How to Turn Your 600-Question RFP Into a 6-Question RFP
When it comes to RFP questions, more isn't more.
That's what one of our clients in the HR/Benefits Administration space recently learned. They had been issuing 600 hundred-question RFPs. Creating a veritable mountain of paperwork not only for their suppliers, but for themselves.
But then they discovered something... they realized there were a mere 6 questions that were genuinely essential and would immediately exclude vendors who couldn't deliver. So they started asking those questions first, turning their 600 hundred questions into 6, and saving everyone involved countless hours.
Jealous? If you're tired of grading a mountain of RFP responses, here's how you can quickly shorten your next RFP and cull down to the critical questions.
(Looking for detailed instructions on how to write a great RFP? Check out this podcast.)
Step 1. The Big Secret of Brief RFPs
Lengthy RFPs can be tempting, they seem like the perfect cover your you-know-what tactic. But in reality, they're actually extremely problematic and even risky.
Why? Let's do some basic math. If you send a 600-hundred question RFP to just 10 candidates (assuming they all respond) that's 6,000 RFP responses for your team to analyze. At that point there's just too much information for a true apples-to-apples or thorough analysis.
Moreover, suppliers and vendors hate lengthy RFPs, and the best won't respond to them -- more than that here.
So how do we keep an RFP brief but effective? Three words: rounds of questions.
Why it works: asking questions in rounds keeps the amount of effort required balanced to the level of interest.
What's so brilliant about asking rounds of questions is they require minimal effort at first, becoming more intensive as they become more targeted; which is more effective for everyone.
Making it a multi-step process means you don't have to stuff every conceivable question into one RFP, it also makes it easier for vendors to engage, and means you can easily ask additional questions.
To start, you'll want to issue a quick high-level RFI, then follow up with brief rounds of questions as you narrow down your list. Your last rounds should have 3, maybe 7, really serious vendors spending quality time on their responses.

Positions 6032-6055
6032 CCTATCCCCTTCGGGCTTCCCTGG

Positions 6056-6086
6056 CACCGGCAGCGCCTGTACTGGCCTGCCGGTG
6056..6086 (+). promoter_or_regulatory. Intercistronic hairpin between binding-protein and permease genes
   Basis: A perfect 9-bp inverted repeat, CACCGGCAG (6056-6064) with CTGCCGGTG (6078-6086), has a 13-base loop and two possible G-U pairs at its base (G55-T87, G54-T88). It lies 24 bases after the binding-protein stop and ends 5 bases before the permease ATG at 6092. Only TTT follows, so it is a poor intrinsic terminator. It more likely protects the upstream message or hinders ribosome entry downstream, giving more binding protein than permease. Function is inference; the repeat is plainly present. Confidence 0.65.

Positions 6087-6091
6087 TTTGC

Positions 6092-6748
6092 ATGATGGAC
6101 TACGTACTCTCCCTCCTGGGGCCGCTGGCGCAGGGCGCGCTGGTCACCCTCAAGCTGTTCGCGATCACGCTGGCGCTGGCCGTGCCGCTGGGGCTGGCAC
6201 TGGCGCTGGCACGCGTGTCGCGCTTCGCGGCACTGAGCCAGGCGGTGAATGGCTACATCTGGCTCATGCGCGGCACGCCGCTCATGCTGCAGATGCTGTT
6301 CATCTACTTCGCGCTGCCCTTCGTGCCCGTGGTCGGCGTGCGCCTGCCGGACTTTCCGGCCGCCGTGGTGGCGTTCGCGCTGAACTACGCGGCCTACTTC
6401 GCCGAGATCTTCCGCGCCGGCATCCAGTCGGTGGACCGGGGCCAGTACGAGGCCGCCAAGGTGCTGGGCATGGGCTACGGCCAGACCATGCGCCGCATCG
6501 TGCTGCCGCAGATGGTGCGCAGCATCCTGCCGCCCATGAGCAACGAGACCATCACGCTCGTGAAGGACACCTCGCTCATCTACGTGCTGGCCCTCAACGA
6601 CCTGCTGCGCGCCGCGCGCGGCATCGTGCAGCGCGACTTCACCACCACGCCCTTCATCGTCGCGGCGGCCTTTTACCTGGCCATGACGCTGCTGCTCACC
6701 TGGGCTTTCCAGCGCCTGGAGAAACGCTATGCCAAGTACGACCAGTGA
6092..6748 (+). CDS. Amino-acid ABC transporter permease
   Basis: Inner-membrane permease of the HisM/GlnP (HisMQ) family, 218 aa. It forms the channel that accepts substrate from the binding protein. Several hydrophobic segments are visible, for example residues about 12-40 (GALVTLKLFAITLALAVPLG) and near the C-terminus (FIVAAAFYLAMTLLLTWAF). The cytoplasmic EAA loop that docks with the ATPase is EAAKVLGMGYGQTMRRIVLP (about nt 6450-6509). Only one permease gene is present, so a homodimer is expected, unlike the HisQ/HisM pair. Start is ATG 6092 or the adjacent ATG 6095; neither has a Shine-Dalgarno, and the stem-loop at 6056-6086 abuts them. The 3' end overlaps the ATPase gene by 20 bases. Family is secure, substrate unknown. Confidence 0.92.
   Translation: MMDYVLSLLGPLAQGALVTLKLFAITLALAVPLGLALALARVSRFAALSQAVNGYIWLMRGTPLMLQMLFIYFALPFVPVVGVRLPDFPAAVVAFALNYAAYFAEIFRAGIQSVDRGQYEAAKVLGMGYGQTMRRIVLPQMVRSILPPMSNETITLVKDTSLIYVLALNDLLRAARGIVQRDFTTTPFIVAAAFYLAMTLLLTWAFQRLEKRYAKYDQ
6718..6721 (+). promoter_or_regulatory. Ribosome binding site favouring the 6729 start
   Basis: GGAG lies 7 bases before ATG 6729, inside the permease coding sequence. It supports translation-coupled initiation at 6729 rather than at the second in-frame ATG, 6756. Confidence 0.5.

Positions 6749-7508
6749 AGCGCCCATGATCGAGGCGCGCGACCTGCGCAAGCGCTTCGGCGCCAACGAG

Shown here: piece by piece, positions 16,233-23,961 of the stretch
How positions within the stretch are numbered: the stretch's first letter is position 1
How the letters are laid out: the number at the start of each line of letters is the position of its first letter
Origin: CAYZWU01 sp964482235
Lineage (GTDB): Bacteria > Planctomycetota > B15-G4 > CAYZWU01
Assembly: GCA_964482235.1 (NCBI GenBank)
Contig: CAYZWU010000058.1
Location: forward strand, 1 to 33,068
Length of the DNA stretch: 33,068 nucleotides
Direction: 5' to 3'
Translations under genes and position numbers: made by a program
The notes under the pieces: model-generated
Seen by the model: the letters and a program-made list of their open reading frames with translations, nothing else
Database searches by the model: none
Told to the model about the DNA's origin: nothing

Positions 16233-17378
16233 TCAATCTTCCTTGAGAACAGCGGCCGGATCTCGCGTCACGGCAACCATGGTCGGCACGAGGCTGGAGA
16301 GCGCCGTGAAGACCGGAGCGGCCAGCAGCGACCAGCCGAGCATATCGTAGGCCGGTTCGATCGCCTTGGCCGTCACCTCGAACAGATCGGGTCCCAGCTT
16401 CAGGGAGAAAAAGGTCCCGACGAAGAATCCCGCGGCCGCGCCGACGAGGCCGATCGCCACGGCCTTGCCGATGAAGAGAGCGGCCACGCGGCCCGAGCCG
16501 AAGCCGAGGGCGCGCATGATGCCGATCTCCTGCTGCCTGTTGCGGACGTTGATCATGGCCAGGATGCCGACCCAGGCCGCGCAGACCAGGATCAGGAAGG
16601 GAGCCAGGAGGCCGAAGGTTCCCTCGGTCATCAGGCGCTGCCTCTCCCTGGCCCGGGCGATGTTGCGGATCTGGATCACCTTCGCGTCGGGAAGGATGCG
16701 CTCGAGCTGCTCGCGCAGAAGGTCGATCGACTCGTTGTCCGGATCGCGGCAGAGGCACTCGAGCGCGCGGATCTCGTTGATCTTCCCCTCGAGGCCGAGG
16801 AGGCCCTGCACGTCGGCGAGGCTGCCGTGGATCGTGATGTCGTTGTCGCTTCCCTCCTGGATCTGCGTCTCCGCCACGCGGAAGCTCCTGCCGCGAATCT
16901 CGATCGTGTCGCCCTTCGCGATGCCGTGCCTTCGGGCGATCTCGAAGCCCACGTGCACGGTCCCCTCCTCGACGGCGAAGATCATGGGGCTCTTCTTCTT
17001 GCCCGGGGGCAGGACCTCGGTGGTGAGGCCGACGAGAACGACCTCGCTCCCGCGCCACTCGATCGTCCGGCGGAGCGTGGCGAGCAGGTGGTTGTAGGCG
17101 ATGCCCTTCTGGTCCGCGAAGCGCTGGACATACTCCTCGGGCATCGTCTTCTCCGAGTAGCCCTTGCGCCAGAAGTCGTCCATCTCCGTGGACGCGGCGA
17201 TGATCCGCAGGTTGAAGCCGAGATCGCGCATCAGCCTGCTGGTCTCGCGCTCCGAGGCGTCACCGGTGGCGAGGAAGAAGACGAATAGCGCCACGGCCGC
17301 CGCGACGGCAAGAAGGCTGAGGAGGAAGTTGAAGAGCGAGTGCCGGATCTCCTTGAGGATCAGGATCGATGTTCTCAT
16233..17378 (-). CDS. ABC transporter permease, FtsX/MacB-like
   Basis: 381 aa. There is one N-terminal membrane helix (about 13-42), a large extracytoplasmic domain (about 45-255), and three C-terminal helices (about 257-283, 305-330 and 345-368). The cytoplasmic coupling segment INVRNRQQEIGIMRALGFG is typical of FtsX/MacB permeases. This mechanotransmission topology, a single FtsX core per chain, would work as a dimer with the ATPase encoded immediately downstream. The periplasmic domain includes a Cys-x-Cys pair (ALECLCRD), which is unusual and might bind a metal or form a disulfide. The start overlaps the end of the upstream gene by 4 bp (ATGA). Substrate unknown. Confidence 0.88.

Step 2. Establish Your Deal-breakers
Okay, so now you understand the benefits of rounds, but how do you ensure that you're asking the right questions that will really help you short-list?
First, make sure you've done the bulk of your market research, and issued a general, high-level RFI if necessary. You need to do this homework on the front end so you have a clear idea of what to ask. Still stuck? Consider hiring an industry consultant to help.
Second, identify your crucial "deal breakers" that would immediately disqualify a candidate.
In the example we opened with -- the 600-question RFP client, they realized they had 6 questions that would more quickly disqualify vendors more quickly than anything else. A couple of those questions were related to price range, one implementation time frame, and a couple very specific security requirements.
Whatever you decide is absolutely non-negotiable, ask about it immediately.
Why it works: identifying your top deal breakers early on enables you to quickly exclude unqualified vendors, and saves everyone a lot of time.
Not sure what your team's deal breakers are? Initiate a discussion with your key stakeholders asking questions like:
- Where do we spend/lose the most time?
- What “workarounds” have we created?
- Where can we add value to the process?
- What are our specific technical requirements? (On-prem vs. off-prem, etc.)
- What are our security requirements? (Data hosting security, permissioning settings, etc.)
- Do our vendors need to work within a specific industry bracket?
- Do they need to offer specific services?
- Do they need to have a certain accreditation?
We also highly recommend asking a couple colleagues what they include in their RFP. Chances are they'll ask a couple of questions you never even considered.
Need some more inspiration? Here are 7 questions to ask when selecting a vendor. And if it's a technology-related purchase, check out these 11 must-have categories for your tech RFP template.
Step 3. Ask This Key Question
We've talked a lot about identifying specific questions and criteria. Which is really good, especially when you're using weighted scoring.
But you should also include one or two more broad questions that give vendors a chance to prove themselves.
Case in point, we've actually refused to bid on projects because the RFP questions we were asked were too close-ended questions and outdated.
Which is why whenever we issue an RFP we always ask: "is there any information we haven’t asked for that you want us to know?’”
Why it works: open-ended questions help set your sellers up for success because it gives them an opportunity to showcase their strengths (and makes it easier for you to get a sense of their style and approach).
Give vendors room to wow you, even if it's just with one open-ended question.
Turning your 600-hundred question into a 6-question RFP can actually be pretty simple.
- Step 1: use question rounds to make your RFPs short and sweet
- Step 2: identify and ask your most critical questions immediately
- Step 3: make some room for candidates to impress you
You might also like:
- 7 Questions to Ask When Selecting a Vendor
- How to Evaluate Vendors Objectively: RFP Best Practices
- RFP Weighted Scoring -- Demystified